Many industries have turned to robotics to handle jobs formerly performed by humans, and law is no exception. We have previously reported on law firms using Ross, an AI (Artificial Intelligence) program powered in part by IBM’s Watson, to manage its bankruptcy practice, and DoNotPay, an application created by British teenager Joshua Browder, which helps users defeat traffic tickets.

An article in The Atlantic examines some of the ways AI programs are used to perform law-related tasks usually handled by lawyers. The author predicts that software will move past mundane tasks like cataloguing exhibits and calendars to predicting outcomes of lawsuits.  Applications such as Lex Machina and Premonition pore over thousands of verdicts and decisions and yield analysis on key issues such as plaintiff/defendant bias in courts, legal strategies offered by opposing counsel and accepted by courts, and other strategic information, allowing them to predict winners and losers.

Chatbot applications work by asking clients questions that enable them to sift through complicated statutes and determine what legal options are available to clients. DoNotPay, which helps users defend traffic cases, is the most famous example, but experts point out other contexts such as bankruptcy, immigration, and divorce cases where complex laws are applied to fact patterns. Chatbots could be particularly useful in representation of low-income clients, many of whom are turned away by legal services programs.

The use of automated legal analysis systems may even find its way into criminal law settings. Already applications are available to help judges sort through cases to make decisions on issues such as setting bail and granting parole. The advent of systems that render information for purposes of sentencing cannot be far behind.

According to the article, AI lawyering may even replace physical courts at some point. In cases where uncontested facts are applied to commonly litigated areas such as landlord-tenant claims, electronic approaches may make it possible for decisions to be reached in minutes rather than months. One company is creating “intelligent contracts” which not only set the terms of an agreement, but also monitor compliance and detect violations.  Future applications may carry out remedies as well, such as debiting a tenant’s bank account when a violation of the lease terms is detected.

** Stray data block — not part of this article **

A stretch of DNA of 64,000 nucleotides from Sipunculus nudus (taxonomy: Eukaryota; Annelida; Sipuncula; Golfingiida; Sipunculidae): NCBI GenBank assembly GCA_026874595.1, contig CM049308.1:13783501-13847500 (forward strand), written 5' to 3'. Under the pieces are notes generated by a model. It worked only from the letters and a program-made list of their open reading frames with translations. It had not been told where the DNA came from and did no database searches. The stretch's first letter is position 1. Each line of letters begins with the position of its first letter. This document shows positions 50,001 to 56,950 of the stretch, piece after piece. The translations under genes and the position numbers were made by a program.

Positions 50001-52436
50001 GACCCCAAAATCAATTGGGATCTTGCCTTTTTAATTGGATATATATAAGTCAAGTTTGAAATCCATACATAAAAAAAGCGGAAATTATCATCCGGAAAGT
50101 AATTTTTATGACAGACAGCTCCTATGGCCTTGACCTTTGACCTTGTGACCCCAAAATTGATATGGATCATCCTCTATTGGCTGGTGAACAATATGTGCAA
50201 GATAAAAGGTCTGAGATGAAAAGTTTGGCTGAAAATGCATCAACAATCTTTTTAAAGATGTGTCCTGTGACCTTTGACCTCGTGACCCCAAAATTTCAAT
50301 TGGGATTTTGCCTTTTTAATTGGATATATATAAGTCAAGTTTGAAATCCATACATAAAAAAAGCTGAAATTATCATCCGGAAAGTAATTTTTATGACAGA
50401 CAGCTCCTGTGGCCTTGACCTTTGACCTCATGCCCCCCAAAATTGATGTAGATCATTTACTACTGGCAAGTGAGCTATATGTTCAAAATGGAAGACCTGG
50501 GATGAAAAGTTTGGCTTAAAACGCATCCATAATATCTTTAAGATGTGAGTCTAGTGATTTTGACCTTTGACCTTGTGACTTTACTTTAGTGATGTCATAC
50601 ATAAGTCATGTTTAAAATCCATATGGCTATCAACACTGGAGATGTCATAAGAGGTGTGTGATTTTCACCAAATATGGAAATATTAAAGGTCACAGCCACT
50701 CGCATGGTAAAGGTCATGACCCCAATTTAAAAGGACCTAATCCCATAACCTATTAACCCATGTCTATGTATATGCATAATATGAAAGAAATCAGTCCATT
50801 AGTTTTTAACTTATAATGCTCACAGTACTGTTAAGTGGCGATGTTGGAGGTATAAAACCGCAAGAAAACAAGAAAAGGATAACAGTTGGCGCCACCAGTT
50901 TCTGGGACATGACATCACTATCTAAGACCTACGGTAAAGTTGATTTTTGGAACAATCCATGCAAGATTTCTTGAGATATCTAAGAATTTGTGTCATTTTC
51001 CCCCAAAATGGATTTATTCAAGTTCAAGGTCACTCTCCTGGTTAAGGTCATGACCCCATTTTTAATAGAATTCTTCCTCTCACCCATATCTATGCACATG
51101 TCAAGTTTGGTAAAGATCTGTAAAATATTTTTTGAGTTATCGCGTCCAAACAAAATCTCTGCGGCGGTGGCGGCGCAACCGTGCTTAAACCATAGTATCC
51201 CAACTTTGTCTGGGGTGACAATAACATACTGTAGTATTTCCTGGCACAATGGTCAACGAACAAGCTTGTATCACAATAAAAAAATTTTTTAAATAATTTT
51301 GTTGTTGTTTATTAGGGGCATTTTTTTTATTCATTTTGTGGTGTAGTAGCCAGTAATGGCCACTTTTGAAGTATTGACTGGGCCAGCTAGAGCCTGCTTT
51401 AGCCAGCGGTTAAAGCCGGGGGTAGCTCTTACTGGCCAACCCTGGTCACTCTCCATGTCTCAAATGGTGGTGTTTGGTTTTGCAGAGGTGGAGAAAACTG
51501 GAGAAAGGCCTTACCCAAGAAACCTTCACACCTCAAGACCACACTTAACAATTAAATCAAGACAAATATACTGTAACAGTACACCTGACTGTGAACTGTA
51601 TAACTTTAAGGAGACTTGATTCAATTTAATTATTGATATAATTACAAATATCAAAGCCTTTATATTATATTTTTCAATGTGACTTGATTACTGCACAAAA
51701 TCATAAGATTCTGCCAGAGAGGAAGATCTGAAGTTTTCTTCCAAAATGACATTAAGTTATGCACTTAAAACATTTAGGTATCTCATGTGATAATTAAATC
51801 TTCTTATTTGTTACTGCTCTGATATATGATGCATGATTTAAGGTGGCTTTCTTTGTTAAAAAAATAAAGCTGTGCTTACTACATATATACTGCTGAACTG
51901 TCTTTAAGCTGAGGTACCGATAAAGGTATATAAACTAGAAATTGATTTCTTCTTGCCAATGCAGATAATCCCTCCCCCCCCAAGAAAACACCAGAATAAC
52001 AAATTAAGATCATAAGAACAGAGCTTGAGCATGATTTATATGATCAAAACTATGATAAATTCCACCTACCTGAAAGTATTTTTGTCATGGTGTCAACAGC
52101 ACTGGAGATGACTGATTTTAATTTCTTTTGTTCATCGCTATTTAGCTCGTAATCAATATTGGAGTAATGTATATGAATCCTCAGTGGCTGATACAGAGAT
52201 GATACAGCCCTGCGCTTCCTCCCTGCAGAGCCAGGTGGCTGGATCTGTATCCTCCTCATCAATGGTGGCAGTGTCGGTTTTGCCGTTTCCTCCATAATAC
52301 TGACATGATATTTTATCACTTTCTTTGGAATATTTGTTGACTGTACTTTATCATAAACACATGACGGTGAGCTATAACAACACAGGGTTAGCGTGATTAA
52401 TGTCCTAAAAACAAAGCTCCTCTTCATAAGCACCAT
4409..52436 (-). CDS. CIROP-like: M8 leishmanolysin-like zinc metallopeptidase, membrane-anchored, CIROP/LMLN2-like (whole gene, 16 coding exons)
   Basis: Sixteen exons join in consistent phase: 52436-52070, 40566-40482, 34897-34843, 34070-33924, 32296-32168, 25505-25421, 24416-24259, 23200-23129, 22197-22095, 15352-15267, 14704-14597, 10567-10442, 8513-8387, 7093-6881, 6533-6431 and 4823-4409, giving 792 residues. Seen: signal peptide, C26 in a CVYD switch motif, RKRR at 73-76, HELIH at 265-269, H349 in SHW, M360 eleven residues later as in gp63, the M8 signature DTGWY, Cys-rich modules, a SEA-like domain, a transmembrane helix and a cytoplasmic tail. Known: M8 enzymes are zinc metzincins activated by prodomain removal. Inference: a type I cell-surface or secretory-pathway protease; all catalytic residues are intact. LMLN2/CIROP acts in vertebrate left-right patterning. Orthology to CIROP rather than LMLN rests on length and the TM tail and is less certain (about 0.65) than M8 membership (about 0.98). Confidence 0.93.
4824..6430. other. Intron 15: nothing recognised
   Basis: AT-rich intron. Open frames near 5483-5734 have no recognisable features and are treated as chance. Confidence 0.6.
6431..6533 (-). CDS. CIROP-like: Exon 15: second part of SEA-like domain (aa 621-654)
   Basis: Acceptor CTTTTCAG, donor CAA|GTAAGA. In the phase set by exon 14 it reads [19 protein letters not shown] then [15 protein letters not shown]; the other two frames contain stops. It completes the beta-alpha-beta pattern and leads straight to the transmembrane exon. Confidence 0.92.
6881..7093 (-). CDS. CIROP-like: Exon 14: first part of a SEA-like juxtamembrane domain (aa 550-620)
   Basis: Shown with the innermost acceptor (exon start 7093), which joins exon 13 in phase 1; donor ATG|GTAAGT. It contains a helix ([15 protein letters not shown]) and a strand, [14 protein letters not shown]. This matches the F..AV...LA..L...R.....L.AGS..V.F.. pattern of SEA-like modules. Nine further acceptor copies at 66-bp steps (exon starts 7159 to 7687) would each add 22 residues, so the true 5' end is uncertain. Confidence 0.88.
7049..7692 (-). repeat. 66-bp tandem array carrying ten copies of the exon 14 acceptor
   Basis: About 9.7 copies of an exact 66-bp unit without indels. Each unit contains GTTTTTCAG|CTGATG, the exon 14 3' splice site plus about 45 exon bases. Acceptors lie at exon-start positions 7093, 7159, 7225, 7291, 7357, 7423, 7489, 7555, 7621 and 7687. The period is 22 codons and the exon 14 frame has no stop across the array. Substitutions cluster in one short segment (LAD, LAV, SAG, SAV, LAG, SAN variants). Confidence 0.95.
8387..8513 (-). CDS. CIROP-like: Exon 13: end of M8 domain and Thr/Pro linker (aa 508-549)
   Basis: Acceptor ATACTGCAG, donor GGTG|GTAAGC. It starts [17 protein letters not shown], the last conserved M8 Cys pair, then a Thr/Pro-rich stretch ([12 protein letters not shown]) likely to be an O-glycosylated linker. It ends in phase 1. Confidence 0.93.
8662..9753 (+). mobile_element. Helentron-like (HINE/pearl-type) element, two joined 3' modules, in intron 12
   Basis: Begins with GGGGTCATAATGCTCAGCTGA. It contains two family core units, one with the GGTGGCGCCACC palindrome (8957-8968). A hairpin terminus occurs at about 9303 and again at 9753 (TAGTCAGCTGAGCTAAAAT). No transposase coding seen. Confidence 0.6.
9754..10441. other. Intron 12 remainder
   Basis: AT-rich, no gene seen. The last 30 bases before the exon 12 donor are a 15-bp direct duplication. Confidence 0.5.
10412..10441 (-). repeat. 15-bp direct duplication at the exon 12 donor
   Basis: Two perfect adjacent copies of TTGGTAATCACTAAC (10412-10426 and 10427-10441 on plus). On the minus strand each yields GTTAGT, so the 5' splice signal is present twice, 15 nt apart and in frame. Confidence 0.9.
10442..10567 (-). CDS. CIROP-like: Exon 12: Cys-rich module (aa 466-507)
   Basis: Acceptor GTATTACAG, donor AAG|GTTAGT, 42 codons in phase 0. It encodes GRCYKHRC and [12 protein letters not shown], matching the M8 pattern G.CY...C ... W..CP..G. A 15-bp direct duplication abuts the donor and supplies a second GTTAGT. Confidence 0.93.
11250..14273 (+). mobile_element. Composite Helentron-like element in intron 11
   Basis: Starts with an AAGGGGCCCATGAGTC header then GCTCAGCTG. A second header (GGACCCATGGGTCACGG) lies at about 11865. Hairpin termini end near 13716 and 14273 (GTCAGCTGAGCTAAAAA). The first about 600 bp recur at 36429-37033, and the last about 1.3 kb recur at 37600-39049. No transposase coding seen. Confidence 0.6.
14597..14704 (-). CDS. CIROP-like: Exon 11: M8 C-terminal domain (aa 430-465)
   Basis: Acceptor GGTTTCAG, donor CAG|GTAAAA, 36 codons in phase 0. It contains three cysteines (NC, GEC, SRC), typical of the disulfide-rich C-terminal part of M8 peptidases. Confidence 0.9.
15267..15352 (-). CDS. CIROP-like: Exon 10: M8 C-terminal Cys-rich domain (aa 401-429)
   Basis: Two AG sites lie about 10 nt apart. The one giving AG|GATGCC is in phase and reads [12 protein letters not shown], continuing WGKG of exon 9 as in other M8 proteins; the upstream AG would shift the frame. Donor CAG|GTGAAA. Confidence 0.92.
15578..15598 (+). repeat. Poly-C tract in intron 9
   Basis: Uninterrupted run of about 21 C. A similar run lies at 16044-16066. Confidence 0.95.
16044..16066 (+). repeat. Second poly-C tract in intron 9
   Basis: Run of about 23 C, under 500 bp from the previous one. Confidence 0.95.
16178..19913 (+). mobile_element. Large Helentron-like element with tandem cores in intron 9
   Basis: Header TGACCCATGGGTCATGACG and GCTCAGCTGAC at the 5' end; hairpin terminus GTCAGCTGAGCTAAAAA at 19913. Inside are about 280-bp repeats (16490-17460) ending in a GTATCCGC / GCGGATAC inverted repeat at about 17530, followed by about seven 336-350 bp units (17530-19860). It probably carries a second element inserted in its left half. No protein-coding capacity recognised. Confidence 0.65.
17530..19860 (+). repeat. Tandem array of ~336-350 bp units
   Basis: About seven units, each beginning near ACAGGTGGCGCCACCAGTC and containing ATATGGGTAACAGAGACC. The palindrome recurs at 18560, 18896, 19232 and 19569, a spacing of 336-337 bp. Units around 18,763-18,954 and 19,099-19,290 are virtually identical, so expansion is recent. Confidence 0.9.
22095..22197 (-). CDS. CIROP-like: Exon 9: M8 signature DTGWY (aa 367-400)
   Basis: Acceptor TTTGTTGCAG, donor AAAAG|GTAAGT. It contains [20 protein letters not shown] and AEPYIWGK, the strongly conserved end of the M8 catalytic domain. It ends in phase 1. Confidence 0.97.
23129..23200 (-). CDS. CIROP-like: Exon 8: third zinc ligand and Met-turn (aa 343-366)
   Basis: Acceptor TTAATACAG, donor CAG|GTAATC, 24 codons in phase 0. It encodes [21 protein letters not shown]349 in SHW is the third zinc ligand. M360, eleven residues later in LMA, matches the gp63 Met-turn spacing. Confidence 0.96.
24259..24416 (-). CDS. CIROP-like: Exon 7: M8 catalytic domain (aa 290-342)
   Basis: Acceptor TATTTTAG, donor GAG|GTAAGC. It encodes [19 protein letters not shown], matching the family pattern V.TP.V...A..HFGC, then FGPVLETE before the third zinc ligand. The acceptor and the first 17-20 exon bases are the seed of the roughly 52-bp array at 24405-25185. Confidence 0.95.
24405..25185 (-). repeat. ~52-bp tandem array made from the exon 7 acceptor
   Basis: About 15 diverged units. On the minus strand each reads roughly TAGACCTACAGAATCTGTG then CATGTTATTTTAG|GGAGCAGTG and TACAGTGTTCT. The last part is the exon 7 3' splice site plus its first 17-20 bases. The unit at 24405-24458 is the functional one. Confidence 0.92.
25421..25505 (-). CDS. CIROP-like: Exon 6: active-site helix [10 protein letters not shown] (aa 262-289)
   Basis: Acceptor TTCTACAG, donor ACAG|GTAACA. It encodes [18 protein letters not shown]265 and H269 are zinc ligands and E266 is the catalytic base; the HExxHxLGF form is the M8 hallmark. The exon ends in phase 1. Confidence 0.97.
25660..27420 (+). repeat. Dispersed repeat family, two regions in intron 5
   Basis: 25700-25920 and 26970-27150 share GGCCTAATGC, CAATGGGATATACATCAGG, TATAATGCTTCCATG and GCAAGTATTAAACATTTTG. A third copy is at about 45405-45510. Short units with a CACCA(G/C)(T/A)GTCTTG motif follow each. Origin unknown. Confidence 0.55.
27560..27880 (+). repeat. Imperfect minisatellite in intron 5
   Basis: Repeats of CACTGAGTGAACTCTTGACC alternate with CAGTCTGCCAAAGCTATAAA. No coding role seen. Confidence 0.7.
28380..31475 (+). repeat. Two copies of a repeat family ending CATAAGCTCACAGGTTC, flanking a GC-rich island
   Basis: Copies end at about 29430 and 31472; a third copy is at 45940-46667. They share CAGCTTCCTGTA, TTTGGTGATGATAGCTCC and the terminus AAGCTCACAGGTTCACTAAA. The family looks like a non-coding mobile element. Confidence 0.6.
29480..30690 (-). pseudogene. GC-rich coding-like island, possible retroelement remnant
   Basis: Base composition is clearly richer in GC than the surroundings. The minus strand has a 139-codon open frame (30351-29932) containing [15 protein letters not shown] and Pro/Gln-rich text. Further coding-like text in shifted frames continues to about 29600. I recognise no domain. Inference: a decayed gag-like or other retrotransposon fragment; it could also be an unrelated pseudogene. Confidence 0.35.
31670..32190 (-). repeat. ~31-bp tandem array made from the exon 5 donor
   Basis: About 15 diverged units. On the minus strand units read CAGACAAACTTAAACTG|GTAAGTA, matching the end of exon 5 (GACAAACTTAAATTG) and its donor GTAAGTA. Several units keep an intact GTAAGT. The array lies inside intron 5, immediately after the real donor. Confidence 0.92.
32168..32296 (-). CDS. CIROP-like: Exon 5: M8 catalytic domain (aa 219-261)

Given the rapid pace of technological change and the acceleration of “smart technology,” further advances of automation into the legal field are inevitable. The lawyer who plans to practice far into the future will need to develop the skills to keep up.

Volunteer Opportunity to Be Posted by AOPC

On June 1, 2017, the Administrative Office of the Pennsylvania Courts will post a notice seeking a volunteer for:

  • The Court of Judicial Discipline

The open position is for a judge-member. The applicant cannot be registered in the Republican party, in order to maintain the Constitutional requirement that no more than two members appointed by the Supreme Court may be registered in the same political party. On June 1, the details for the positions will be published at the website of the Pennsylvania courts.

Applications will be due June 30, 2017.

We’ll Be Back – in August

The Disciplinary Board has planned a shift in the delivery of this newsletter from a monthly to a quarterly basis. After this issue, the next time you will hear from us will be in August, then in November.[ii]

As always, we welcome your thoughts at our Comments email.

[i] Not to be confused with Rule 402 of the Pennsylvania Rules of Disciplinary Enforcement, which deals with the confidentiality of disciplinary proceedings.
[ii] This means two fewer nags reminding you about registration. Just make sure to pay attention to this month’s, as by next time your registration would be late.  And see the discussion about “non-waivable late payment penalty,” above.

Let Us Know

Got a tip, a link, a correction, a question, a comment, an observation, a clarification, a wisecrack, an idea you’d like to see addressed? We are always glad to hear from you. Write us at